Catholics and other Christians need God’s light to lead them to a new justice, the head of the German bishops’ conference said at the closing service of the biennial assembly of the nation’s Catholics. We must heal ourselves of the false promise that we can realize complete justice in a secular society, said Cardinal Karl Lehmann of Mainz, head of the bishops’ conference. To reach this state, we must come before the presence of God. He must always purify our perception and our desire from the ground up. Justice in the Sight of God was the theme of the assembly, or Katholikentag, on May 24-28, which attracted some 40,000 people to Saarbrücken, a city on the French border. The Central Committee of German Catholics and the host Diocese of Trier organized about 1,000 events: The green program booklet had 575 pages, and 1,500 volunteers wore green scarves to make it easier for participants to recognize them.

Krakow Priests Barred From Investigating Collaboration

The Archdiocese of Krakow said local priests may not investigate allegations of Communist-era collaboration by members of the clergy after a former friend of Pope John Paul II was named as a secret police agent. A statement on May 30 by the archdiocese said Krakow’s Cardinal Stanislaw Dziwisz had asked church historians from the Papal Theological Academy to study the Communist archive documents and that no other priests were authorized to publish information from the archives. The cardinal also told a local priest not to release names of priest-collaborators. The Krakow statement said publishing clergy names undermined love for the church and Christ. The statement came a day after Poland’s Catholic weekly, Tygodnik Powszechny, reported that a lifelong friend of Pope John Paul, the Rev. Mieczyslaw Malinski, was suspected of being a spy for the Polish secret police, or S.B. The weekly said in its issue of June 4 that 83-year-old Father Malinski, a friend of Pope John Paul from their seminary days, was given the code names Mechanik and Delta.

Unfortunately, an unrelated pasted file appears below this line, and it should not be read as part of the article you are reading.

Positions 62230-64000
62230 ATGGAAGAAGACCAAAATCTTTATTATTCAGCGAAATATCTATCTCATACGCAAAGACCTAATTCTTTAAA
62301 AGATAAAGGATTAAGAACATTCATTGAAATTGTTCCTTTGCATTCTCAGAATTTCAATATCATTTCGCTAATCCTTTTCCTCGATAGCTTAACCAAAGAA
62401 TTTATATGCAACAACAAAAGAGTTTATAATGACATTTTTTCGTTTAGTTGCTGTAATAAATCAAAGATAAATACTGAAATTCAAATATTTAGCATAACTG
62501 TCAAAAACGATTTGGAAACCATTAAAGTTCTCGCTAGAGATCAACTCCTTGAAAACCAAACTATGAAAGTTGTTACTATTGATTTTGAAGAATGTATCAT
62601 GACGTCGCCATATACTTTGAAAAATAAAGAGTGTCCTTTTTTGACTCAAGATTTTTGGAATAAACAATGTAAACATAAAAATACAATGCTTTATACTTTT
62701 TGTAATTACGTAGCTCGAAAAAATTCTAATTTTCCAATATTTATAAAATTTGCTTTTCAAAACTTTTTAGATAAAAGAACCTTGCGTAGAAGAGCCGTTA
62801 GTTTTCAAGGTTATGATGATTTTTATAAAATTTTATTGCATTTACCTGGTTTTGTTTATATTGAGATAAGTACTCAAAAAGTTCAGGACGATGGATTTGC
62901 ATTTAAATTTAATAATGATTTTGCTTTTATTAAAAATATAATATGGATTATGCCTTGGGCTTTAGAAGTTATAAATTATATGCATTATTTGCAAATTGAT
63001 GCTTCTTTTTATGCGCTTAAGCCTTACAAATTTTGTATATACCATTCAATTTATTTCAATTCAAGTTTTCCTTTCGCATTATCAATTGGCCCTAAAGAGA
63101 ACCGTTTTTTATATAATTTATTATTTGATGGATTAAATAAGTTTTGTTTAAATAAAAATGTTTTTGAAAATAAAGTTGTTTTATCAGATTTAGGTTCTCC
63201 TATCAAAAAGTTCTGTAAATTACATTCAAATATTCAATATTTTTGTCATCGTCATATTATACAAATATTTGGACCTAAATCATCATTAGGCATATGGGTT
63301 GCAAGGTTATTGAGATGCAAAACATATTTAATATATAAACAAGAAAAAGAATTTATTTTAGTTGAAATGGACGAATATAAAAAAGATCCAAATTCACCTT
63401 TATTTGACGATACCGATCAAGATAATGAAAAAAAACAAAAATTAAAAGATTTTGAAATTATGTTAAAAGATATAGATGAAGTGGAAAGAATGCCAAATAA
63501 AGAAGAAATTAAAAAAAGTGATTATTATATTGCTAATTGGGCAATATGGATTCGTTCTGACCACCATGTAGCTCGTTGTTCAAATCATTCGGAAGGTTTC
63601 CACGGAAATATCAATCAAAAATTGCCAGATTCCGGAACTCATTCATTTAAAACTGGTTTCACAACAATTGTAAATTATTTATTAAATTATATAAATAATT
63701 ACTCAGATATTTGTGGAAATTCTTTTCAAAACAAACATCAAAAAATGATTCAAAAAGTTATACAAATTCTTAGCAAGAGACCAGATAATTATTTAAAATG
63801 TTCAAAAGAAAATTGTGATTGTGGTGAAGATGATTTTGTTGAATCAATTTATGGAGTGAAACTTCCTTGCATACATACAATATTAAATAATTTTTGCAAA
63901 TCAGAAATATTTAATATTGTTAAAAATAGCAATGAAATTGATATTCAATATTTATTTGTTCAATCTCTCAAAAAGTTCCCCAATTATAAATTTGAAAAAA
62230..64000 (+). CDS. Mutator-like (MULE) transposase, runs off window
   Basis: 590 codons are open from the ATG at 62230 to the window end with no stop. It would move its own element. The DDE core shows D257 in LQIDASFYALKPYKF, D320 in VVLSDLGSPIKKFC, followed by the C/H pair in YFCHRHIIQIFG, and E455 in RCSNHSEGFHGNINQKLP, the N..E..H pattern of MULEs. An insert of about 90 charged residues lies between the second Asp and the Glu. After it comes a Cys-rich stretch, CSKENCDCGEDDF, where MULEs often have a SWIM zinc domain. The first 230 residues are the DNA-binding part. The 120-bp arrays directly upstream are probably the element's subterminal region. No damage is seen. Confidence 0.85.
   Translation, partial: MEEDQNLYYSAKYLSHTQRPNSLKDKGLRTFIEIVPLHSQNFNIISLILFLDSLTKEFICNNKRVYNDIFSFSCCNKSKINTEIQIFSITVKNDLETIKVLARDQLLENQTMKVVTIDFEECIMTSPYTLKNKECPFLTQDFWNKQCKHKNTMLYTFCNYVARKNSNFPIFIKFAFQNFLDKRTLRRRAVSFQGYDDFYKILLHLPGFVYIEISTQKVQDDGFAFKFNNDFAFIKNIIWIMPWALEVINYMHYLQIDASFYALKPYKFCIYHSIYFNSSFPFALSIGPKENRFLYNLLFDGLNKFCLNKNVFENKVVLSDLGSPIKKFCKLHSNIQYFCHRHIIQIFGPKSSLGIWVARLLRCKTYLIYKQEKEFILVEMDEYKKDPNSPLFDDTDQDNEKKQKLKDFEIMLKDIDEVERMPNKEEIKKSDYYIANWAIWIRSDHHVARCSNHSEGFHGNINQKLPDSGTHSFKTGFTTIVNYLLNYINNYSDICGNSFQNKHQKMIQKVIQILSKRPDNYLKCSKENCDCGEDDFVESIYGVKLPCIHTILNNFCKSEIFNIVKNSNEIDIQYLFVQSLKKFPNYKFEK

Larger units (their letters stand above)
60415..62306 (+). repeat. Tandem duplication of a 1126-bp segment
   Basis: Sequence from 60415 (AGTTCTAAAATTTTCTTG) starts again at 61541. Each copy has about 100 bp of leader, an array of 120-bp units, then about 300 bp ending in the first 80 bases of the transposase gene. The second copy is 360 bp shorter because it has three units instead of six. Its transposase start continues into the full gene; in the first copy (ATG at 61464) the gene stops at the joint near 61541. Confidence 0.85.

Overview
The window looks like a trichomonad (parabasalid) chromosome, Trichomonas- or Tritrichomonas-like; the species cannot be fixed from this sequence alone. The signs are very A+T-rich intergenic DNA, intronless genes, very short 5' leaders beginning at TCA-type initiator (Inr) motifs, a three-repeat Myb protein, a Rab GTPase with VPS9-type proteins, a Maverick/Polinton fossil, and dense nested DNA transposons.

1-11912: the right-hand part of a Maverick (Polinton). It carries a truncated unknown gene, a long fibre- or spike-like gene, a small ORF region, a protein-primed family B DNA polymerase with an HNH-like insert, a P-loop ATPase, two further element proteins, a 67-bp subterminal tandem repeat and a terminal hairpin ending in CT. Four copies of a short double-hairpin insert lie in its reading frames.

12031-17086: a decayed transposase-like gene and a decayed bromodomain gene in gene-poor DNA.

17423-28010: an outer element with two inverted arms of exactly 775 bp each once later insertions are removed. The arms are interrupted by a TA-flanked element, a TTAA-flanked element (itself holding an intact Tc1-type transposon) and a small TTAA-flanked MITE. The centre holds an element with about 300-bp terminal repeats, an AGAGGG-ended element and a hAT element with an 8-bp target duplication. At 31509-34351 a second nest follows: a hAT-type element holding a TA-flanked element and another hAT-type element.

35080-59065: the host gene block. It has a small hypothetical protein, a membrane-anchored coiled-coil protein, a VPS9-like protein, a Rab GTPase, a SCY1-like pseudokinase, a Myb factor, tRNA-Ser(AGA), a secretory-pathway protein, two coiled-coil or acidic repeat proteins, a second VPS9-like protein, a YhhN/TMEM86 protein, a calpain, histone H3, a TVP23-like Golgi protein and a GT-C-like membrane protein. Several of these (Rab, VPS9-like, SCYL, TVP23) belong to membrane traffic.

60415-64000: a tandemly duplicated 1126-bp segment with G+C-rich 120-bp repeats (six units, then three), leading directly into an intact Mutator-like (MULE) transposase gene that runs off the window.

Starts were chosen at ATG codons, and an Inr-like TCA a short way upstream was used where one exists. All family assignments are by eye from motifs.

Amnesty Moves Toward Pro-Abortion Policy

The human rights group Amnesty International has taken a step closer to adopting a formal policy in favor of abortion after its Canadian section voted to abandon its neutral position on the issue. Most delegates at the annual general meeting on May 26-28 in Winnipeg, Manitoba, wanted to change Amnesty International’s current neutral position on abortion, Alex Neve, the Canadian section’s general secretary, told Catholic News Service in a telephone interview on May 31. There was a diversity of views, but the majority of participants were in favor of moving in that direction, he said. Neve said a Canadian delegation would present the section’s views at an International Executive Committee meeting in July in Portugal. The committee has been authorized by Amnesty International’s International Council Meeting, held in Mexico in 2005, to set policy by the end of 2006 on the questions of decriminalization of abortion, access to quality services for the management of complications arising from abortion, and legal, safe and accessible abortion in the cases of rape, sexual assault, incest and risk to a woman’s life. A decision on the further question of whether a woman’s right to physical and mental integrity includes her right to terminate her pregnancy will be made at the next International Council Meeting in August 2007 in Mexico.

100 Years Covering U.S. Mission Territory

The Catholic magazine Extension is celebrating 100 years of bringing Catholics the stories of missions in rural areas across the United States. The Catholic Church Extension Society, which publishes Extension, has published a commemorative issue with articles, photos and stories that capture the culture of the Catholic Church and noteworthy church events over the last century. In an effort to serve Catholics in rural and remote areas, the Catholic Extension organization was founded in 1905, and six months later, in 1906, the magazine was founded. The Chicago-based organization has given more than $400 million over the years to construct chapels, educate seminarians and provide campus ministry, religious education and more in U.S. mission dioceses. So many Catholics who know about missions in the United States have learned this from Extension magazine, said Bishop William R. Houck, Catholic Extension president. Subscriptions to Extension magazine are free and can be arranged by calling (800) 842-7804, or online at: www.catholicextension.org.

Journalists Should Exemplify Faith, Morality